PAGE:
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Documentation: A Shield Against Lawsuits

Documentation: A Shield Against Lawsuits

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Construction contracts are landing in court more frequently and at higher dollar figures than ever before, according to a report from Bisnow. By the end of 2022, the average value of construction disputes in North American courts reached almost $43 million, the highest amount recorded. This figure was up from about $30 million the year prior and double the averages between 2016 and 2019. Experts say the number of lawsuits over construction projects is expected to rise even more in the coming years.

Dan Bawden is an experienced custom home builder and renovator. He’s also an attorney and expert witness in construction lawsuits.

“The lawsuits and arbitrations are not friendly events for contractors and subcontractors,” Bawden said. “Our industries have these stereotypical reputations for being shady or doing crappy work. We are always fighting an uphill battle there. In the courtroom, especially in jury trials, every juror sitting in that jury box has been ticked off by a contractor somewhere along the line or somebody in their family has. You don’t think that’s going to influence their attitude towards you, but it does. So, the courtroom and these dispute resolution settings are not good for us and should be avoided at all costs.”

Bawden said creating a paper documentation trail is one of the best defenses against landing in court. Doing so requires effort, but “it will keep you out of the frying pan litigation-wise,” he said.

A growing number of general contractors and subs are turning to construction project and document management software as an insurance policy to avoid legal disputes. Many see this as the most cost-effective way to mitigate risks and optimize payment for work that’s often not documented effectively.

“We were doing a project and … it was a disaster,” said Sheila Myers, co-owner of Thermal Construction. “So, we kept notes, we kept track of any issues that the people running it were causing us. We kept a record of delays that they were creating.”

Myers said daily reports and the ability to add pictures to document day-to-day activities in eSUB, their reporting software, helped them prevent potential lawsuits. It gave them comprehensive records of everything on the job, ensuring they had evidence should a dispute arise.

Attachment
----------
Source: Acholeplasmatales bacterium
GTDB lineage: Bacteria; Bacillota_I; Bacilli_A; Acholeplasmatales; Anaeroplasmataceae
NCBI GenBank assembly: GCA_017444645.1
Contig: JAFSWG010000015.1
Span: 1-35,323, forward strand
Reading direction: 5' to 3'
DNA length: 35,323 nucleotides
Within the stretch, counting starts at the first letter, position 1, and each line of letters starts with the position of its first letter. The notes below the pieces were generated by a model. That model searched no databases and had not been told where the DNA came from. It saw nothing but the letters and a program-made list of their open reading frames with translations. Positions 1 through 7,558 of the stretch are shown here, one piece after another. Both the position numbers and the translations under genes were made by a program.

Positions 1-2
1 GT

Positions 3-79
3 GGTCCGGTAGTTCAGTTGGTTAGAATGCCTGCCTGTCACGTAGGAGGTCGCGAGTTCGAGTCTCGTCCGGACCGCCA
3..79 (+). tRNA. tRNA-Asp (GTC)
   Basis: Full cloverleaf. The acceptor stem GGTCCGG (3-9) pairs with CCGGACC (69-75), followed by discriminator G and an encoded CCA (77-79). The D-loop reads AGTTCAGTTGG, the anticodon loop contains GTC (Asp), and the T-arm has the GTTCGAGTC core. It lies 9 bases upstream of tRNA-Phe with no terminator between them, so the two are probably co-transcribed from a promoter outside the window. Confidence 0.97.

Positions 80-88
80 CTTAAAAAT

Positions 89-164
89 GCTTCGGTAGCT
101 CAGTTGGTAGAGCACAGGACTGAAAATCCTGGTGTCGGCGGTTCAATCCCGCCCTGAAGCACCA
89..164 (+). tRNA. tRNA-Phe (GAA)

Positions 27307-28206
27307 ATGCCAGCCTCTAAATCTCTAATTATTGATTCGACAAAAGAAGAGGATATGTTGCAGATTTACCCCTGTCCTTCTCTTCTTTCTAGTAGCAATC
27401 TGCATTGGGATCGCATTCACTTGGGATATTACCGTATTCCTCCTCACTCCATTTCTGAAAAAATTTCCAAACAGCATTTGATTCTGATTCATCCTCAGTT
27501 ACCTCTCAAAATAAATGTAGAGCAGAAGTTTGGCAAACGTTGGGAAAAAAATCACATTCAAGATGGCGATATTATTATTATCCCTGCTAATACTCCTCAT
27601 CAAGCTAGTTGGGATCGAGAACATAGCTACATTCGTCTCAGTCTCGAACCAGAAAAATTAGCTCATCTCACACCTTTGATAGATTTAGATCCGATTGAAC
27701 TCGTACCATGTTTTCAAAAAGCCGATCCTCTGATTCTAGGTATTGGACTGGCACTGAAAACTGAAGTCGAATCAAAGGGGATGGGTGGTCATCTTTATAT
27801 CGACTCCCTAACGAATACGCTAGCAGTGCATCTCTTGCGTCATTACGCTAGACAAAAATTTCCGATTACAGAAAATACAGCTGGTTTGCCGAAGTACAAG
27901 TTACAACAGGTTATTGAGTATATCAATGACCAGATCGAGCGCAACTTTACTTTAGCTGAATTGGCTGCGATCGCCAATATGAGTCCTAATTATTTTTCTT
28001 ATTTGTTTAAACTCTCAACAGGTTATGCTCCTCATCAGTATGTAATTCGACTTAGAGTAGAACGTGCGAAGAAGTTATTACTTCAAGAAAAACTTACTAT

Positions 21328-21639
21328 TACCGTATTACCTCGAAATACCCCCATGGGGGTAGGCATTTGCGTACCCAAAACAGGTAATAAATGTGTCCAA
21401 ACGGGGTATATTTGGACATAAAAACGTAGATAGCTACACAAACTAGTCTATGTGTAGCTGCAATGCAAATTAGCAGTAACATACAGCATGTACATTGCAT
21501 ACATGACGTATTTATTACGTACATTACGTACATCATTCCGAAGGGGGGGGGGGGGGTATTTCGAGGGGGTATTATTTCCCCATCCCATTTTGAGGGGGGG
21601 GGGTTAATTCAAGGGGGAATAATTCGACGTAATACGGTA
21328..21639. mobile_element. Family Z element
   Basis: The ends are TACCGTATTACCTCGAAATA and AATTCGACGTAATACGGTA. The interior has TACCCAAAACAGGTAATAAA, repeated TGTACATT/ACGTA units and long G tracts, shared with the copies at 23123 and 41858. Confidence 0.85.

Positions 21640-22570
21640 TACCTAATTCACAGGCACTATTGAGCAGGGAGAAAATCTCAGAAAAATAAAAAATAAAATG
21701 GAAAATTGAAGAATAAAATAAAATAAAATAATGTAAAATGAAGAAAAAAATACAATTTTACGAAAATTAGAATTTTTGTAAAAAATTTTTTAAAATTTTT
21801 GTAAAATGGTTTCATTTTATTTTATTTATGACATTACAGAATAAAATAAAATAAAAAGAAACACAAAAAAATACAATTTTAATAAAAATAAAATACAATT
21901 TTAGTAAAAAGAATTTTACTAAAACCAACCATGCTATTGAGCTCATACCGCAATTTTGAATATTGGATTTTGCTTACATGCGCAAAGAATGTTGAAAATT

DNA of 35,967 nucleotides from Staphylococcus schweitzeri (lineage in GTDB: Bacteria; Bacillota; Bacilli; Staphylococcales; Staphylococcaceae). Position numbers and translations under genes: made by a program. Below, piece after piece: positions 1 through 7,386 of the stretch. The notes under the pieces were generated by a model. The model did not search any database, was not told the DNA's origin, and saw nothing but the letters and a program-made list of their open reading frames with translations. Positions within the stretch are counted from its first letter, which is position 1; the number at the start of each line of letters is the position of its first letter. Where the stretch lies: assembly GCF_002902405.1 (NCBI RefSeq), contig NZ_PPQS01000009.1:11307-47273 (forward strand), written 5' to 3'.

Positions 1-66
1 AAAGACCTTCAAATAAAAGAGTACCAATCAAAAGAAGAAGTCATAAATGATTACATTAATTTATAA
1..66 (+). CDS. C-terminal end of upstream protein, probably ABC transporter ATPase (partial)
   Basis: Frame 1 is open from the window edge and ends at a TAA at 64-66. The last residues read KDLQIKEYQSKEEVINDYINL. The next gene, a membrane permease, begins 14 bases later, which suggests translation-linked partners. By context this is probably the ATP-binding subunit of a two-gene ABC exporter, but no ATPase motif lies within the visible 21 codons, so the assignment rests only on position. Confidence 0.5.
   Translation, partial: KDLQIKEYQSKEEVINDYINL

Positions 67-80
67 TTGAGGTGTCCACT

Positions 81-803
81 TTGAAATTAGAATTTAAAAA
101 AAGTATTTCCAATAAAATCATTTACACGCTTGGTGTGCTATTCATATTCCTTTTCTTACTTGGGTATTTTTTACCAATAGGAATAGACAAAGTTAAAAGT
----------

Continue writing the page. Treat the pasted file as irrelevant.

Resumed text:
“Because of the field notes and the different things we had reports for, we had the documentation to prove what happened on the job,” Myers said. “It proved that there were issues, and we got paid and didn’t have to file a lawsuit.”

According to Steinberg Law Firm in South Carolina, attorneys and experts are often the main costs in construction lawsuits. Costs vary depending on the characteristics of each case, but costs are typically higher in cases with more complex issues, more parties involved, and more aggressive defendants.

Construction lawsuits also take a lot of time — almost 17 months on average, according to a study by Levelset. In an industry where cash flow is a struggle, that’s a hardship subcontractors don’t need. This is why Myers views project management software as a money-saving investment.

“We’ve had issues getting paid,” Myers said. “But because of all the information that we have in [the software], if we’re ever in that situation, that information is all right at our fingertips. We have the pictures, we have all the notes that we put in there, and it all helps us with whatever we may have to do to get paid.”

Andee Hidalgo, owner of Spearhead Construction, said entering information into your program daily may seem time-consuming and tedious, but it prepares you for whatever could happen. She said eSUB, her company’s reporting software, has empowered her to respond promptly to disputes, ensuring that her company was adequately compensated for any delays or additional costs.

“We genuinely rely on those field notes,” Hidalgo said. “To be able to analyze that information and have those foremen in the field that are able to quickly respond — and understand that there’s a key piece of information we need to be aware of so we can respond quickly in accordance with our contract requirements — that’s the difference [between] surviving and not.”

Hidalgo said subcontractors frequently grapple with justifying work that wasn’t part of the original contract or tasks that took an unexpected turn. Without a solid record, they have no basis for explaining payment for work they already performed and the escalated materials and administration costs. These claims are often submitted after the fact (if at all) and hang in the balance, threaten profits, and lead to disputes.

This is why lawyers like Bawden say real-time, meticulously recorded documentation that includes every change order and additional hour can give subcontractors evidence that could help them stay out of court and on the job site.“You want to stay out of the courtroom at all costs,” Bawden said. “Even if you have an attorney through your insurance that’s defending you, it’s still super stressful. It’s going to be a big distraction from your work. They will ask for all kinds of documentation, which is easier to provide if you’re using software.”

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